The pandemic proved that the bad guys never stop. With the rapid rise of remote working, individuals and organisations are now more vulnerable than ever before to cyberattacks.
In Australia, the health sector reported the most security incidents (22%) during the first half of 2020. Healthcare was followed by the finance sector (15%), education (8%), and insurance (7%). Legal, accounting, and management services (5%) also experienced malicious attacks last year.
Going forward, we can expect an increase in ransomware attacks. As many businesses continue to pay threat actors, it’s turned into a lucrative business. While this may seem like a good idea when you’re in the middle of a security event, it not. There’s no guarantee that they won’t sell the stolen data on the dark web or continue to blackmail your company.
So, what else can we expect to see over the next 12 months? Let’s take a look at the top four cybersecurity threats to look out for in 2021.
1. The Relentless Assault on Remote Workers
As humans remain the weakest link, cybercriminals will continue to target and exploit user behaviours. We already saw how remote workers were targeted last year, and the current surge will continue.
In this scenario, it’s vital to ensure that your staff are aware of cybersecurity best practices. So, make IT security a priority across your organisation. Even if staff are trained and alert, remind them regularly through training workshops online and offline.
If you don’t have the necessary resources to secure your IT infrastructure properly, it’ll be a good idea to engage a managed services provider that provides security and IT support.
2. The Rise of Insider Threats
While your (trained) staff maybe alert to phishing schemes and other social engineering attacks, there’s still a risk of accidental breaches caused by mistakes like misconfigurations.
With more people working remotely and with sensitive data potentially exposed to others at home (or at cafes and co-working spaces), the security risk is now higher than ever before. What’s more, they don’t have IT support professionals around them to answer questions whenever there’s a doubt.
Then there’s also the risk of having a malicious insider that takes advantage of the present situation to engage in nefarious acts. This makes it vital to implement robust access control (including identity and authentication management) across the organisation.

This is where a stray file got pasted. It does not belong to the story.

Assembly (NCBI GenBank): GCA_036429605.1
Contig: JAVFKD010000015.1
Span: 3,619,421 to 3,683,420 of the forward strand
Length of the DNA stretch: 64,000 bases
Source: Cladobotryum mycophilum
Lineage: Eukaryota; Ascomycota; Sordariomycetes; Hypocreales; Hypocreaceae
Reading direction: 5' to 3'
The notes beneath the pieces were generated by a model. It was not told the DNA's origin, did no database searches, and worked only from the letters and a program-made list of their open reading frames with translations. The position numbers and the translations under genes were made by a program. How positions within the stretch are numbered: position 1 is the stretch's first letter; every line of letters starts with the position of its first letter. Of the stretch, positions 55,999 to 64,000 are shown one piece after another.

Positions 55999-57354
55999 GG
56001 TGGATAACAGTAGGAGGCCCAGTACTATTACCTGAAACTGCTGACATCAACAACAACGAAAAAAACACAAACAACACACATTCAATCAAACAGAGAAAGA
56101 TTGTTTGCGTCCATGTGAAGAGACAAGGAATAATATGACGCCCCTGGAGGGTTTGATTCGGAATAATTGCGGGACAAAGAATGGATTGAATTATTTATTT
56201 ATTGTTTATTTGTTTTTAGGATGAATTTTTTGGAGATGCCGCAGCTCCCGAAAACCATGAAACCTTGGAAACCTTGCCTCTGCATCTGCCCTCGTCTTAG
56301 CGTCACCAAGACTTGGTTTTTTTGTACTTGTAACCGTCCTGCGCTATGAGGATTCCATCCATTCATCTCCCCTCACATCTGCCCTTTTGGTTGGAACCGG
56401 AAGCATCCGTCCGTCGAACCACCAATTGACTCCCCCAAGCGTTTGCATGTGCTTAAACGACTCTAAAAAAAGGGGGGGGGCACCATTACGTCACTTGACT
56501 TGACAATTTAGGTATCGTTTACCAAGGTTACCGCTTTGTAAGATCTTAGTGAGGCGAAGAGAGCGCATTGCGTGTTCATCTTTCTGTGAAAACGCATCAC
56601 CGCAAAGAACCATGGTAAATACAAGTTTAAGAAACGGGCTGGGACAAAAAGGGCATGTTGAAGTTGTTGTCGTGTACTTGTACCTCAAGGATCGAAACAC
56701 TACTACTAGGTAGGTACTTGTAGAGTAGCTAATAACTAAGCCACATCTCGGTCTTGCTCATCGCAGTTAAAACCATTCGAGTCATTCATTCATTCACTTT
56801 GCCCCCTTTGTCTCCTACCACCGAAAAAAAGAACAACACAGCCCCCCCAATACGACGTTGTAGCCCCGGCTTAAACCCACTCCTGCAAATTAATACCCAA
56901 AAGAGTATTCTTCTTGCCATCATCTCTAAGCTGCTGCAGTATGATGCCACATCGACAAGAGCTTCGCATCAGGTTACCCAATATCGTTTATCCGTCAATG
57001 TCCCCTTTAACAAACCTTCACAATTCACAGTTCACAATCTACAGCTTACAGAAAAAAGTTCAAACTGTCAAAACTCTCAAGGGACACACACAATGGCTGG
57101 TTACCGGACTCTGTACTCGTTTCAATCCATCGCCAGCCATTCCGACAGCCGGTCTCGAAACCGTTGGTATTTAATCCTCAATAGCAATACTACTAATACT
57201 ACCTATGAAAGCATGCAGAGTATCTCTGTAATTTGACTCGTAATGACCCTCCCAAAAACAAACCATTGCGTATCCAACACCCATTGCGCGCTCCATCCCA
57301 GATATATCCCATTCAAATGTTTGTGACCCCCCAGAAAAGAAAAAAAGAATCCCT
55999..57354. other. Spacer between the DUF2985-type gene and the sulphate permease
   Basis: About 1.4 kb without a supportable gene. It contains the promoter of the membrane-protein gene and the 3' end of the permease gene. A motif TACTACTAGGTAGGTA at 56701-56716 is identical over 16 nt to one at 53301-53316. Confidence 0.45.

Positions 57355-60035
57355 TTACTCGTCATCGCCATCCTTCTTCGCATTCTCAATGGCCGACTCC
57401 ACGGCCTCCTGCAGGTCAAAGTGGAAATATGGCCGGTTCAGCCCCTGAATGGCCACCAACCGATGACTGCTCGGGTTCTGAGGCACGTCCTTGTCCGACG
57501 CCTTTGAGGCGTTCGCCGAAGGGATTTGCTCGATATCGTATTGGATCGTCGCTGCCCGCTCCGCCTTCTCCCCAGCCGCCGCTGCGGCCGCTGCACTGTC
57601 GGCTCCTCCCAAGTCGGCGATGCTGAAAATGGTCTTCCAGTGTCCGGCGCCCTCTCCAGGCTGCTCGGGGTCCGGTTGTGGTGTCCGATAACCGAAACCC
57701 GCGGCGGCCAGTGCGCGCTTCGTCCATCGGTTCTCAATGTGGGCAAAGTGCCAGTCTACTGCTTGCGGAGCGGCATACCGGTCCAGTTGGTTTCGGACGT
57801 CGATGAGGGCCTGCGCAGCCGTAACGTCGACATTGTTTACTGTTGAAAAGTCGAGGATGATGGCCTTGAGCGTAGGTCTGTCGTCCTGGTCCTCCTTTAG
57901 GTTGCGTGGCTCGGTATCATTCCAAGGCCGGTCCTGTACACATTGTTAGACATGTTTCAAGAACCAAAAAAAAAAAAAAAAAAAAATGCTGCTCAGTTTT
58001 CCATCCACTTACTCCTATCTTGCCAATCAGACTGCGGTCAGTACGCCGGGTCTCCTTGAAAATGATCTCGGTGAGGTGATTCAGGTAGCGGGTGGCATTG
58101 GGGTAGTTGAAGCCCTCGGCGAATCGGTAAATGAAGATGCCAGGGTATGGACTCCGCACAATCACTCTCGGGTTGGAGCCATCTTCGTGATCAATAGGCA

3. An Increase in Fileless Attacks
Expect to see more of the subset of the living off the land (LotL) attacks (or fileless attacks). In this scenario, threat actors exploit tools already present in enterprise environments that don’t generate file-based payloads or generate new files. This creates the risk of these threats going unnoticed.
The typical attack starts with an email that links to a malicious website, but this isn’t always the case. When such sites launch system tools (like PowerShell), built-in security algorithms often miss them, making it a significant challenge for security teams.
However, this is nothing new. Leveraging system tools to create backdoors have been around for decades. However, fileless attacks are widespread again because they reduce malware development cycles. As a result, businesses of all sizes are now a live target for fileless attacks.
To mitigate risk, it’ll help to move your on-premise systems to the cloud, where a managed services provider can support you with cutting-edge security tools, security experts, and extensive real-time monitoring.
4. An Explosion of Business Process Compromises
Whenever bad actors fail to exploit systems and tools, they look for vulnerabilities in the process flow of enterprise operations. In this scenario, cybercriminals seek out systemic operational weaknesses for financial gain.
Those who successfully breach businesses in this manner boast considerable knowledge about the inner workings of the victims’ operations and enterprise systems. They often penetrate the IT infrastructure and gradually observe business processes to identify potential weaknesses.
These attacks often go unnoticed as the compromised systems continue to work as expected. Companies only become alert to it when it’s too late (for example, when bank account information on invoices are changed and funds are siphoned out).
Again, you can mitigate risk by making security a priority and by following best practices. But it’s not always easy to maintain a robust security posture when considering all the different variables like remote working. Since IT support isn’t available at home, make it available remotely while they work in real-time, 24/7.
When was the last time you performed a security audit? If it’s been a while, the time is now. Reach out and schedule a commitment-free consultation with one of our in-house security experts.